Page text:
It must have been 1989 when I first visited South Sands. Being two years old at the time I must rely on family sources as for some reason I’m having issues accessing specific memories of my early vacations there; I hope I wasn’t rude, noisy or smashing things up. That would have been embarrassing. In actual fact, being two years old I imagine that’s exactly how I would have behaved. Salcombe estuary, specifically the greater South Sands beach area is without doubt my Alamo of contentment. It’s also where I learned to fish in the ocean, catch brown shrimps, velvet crabs and even have an unfinished encounter with a formidable spider crab on one occasion. This is where my life-long obsession with fresh fish, crustacea and love of foraged bounties dawned.
There had been a seventeen-summer intermission between my mid-teens and when I first returned last summer. I was apprehensive. Of course, after such a long absence, will the inevitable change in aesthetic and atmosphere have a negative impact; installing a virus into my personal cloud of nostalgia and happiness and irreparably corrupting my years of accumulated cherished sentiment, eroding any trace of a silver lining? It was a genuine concern.
My initial reconnaissance mission to South Sands last summer fortunately quashed any impending forecasts of acid rain rotting away my last traces of joy from my memories. The result provided quite the opposite outlook. The overhaul of the hotel itself has left it completely unrecognisable on the interior – and I couldn’t have been more pleased to see that was the case. The once, red leather armchair-adorned, dark green-walled interior that would be more suited to a St James’s club than a seaside retreat has parted through the clouds of B&H smoke, letting in the light and giving way to a smart, boutique luxury retreat whilst still maintaining the all-important balance between being suitable for grown-ups and families with rogue toddlers sporting mullets and sporting one of those t-shirts that changed colour in different temperatures that nobody has seen since 1992.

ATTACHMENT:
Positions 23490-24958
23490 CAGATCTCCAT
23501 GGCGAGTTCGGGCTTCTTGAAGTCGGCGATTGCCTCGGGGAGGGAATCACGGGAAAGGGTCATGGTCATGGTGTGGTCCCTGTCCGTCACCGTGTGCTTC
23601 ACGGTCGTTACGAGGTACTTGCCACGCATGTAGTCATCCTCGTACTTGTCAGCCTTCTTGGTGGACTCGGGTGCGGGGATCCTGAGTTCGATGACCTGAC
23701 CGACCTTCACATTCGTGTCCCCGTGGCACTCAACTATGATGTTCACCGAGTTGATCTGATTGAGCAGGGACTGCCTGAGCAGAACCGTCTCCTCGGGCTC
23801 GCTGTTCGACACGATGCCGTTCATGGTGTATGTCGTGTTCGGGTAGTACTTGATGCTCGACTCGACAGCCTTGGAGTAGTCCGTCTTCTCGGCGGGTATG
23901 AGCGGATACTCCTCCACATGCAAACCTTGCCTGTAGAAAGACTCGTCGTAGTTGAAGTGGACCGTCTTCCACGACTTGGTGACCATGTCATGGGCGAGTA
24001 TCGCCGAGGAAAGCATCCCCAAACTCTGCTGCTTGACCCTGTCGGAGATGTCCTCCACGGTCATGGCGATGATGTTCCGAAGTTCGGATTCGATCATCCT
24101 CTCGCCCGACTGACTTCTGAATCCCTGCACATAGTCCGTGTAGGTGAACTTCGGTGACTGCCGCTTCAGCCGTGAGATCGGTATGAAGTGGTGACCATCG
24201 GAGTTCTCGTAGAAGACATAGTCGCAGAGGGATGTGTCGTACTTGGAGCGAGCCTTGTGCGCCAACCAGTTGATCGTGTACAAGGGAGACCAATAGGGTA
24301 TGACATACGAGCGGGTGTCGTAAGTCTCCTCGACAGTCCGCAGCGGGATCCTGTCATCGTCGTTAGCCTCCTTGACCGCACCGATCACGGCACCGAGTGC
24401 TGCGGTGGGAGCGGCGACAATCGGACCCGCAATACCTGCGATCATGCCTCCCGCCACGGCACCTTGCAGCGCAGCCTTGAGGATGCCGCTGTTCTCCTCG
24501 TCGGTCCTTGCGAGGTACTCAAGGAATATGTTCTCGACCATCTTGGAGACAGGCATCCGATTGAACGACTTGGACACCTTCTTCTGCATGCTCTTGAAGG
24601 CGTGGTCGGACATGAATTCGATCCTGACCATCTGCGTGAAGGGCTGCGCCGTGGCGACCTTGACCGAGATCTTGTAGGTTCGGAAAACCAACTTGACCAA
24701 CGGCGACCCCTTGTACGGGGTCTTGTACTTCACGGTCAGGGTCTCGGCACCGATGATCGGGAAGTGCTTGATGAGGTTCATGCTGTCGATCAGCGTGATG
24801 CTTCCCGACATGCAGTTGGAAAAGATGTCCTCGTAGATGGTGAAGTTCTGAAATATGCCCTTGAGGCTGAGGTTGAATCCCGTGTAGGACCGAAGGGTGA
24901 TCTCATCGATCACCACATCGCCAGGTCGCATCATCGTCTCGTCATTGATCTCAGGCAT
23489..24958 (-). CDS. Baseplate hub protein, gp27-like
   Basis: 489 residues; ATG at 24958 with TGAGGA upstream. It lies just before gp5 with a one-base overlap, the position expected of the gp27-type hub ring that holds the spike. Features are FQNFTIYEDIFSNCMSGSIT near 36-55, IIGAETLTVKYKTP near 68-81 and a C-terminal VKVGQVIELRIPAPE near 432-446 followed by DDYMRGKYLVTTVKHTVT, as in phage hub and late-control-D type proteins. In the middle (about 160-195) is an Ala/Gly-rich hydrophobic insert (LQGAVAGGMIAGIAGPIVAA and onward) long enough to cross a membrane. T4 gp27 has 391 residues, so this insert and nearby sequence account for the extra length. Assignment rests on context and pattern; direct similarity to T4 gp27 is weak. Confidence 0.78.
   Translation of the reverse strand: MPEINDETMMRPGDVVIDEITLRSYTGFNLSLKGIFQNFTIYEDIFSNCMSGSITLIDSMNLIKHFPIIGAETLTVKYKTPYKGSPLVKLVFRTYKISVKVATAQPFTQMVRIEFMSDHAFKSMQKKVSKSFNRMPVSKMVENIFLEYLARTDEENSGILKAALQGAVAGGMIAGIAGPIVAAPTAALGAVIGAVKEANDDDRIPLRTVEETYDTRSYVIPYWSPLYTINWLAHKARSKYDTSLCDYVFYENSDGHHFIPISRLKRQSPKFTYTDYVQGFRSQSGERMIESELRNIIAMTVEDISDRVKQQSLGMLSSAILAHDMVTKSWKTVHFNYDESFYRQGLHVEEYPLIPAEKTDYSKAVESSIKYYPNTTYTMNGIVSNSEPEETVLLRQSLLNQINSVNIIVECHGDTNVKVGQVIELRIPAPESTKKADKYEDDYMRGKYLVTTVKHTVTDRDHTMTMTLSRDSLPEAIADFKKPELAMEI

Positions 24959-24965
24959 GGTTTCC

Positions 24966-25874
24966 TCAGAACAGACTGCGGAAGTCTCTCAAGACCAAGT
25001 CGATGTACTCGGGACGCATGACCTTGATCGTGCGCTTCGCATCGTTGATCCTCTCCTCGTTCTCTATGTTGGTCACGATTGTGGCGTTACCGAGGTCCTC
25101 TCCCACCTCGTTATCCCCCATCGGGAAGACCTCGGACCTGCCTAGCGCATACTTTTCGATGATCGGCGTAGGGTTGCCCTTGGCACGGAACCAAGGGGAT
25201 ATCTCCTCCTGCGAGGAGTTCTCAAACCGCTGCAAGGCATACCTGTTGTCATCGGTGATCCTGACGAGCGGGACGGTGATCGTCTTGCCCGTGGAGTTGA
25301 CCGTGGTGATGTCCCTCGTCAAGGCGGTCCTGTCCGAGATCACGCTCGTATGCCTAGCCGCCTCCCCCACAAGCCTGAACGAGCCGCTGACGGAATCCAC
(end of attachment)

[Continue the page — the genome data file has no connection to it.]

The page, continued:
That first of the heatwaves we had this year which conveniently fell on May Day bank holiday seemed the perfect occasion to return for a proper, adults-only lunch where behaviour would inevitably descend back to toddler levels after a few glasses in the blistering heat. The restaurant terrace overlooking the beach and the estuary is probably the most visually pleasing dining spot in England. Being for walk-ins only, we were lucky to bag a table for the afternoon. Provence rose was of course the order of the day. The warm, friendly and attentive front of house will direct you to two menus, which provide a choice between a daily lunch a la carte or light bite menu. I’d recommend combining the two as the crisp, crab arancini and plump monkfish cheek scampi are unmissable seafood snacks for such a setting – and delicious they were too. To follow had to be the catch of the day, which in this instance was a beautiful pan-fried lemon sole on the bone, served with buttery seaweed-smashed new potatoes.
That’s how you do a menu in such a venue; get the best local fish, do it well. Repeat. After all, such a perfect maritime setting demands such respect and quality. A fish on the bone such as that sole, or some fresh barbecued sardines, generously seasoned and splashed with a slug of lemon juice and a nice cold glass of wine is, in my view, the absolute perfect lunch/ Death Row final meal. I could continue but I don’t want to go full Rick Stein and start ranting at length. In summary: that’s just how it’s done.
Seeing the South Sands evolution over the years is a great success story and a great personal relief also. I could repeat that meal again and again – and I will as soon as I possibly can. I know my eyes aren’t blinded by rosé-tinted diving goggles; the quality is unmissable and right there in front of you. The produce, the wine, the service, the view (the weather, crucially also) all come together to create an overall cohesive dining experience I’m struggling to find suitable competition for. The rematch with the spider crab still beckons however; a retro crab bisque served in the shell would be a stunning retro menu option ready for my next visit in the very near future.
South Sands Hotel
Bolt Head, Salcombe TQ8 8LL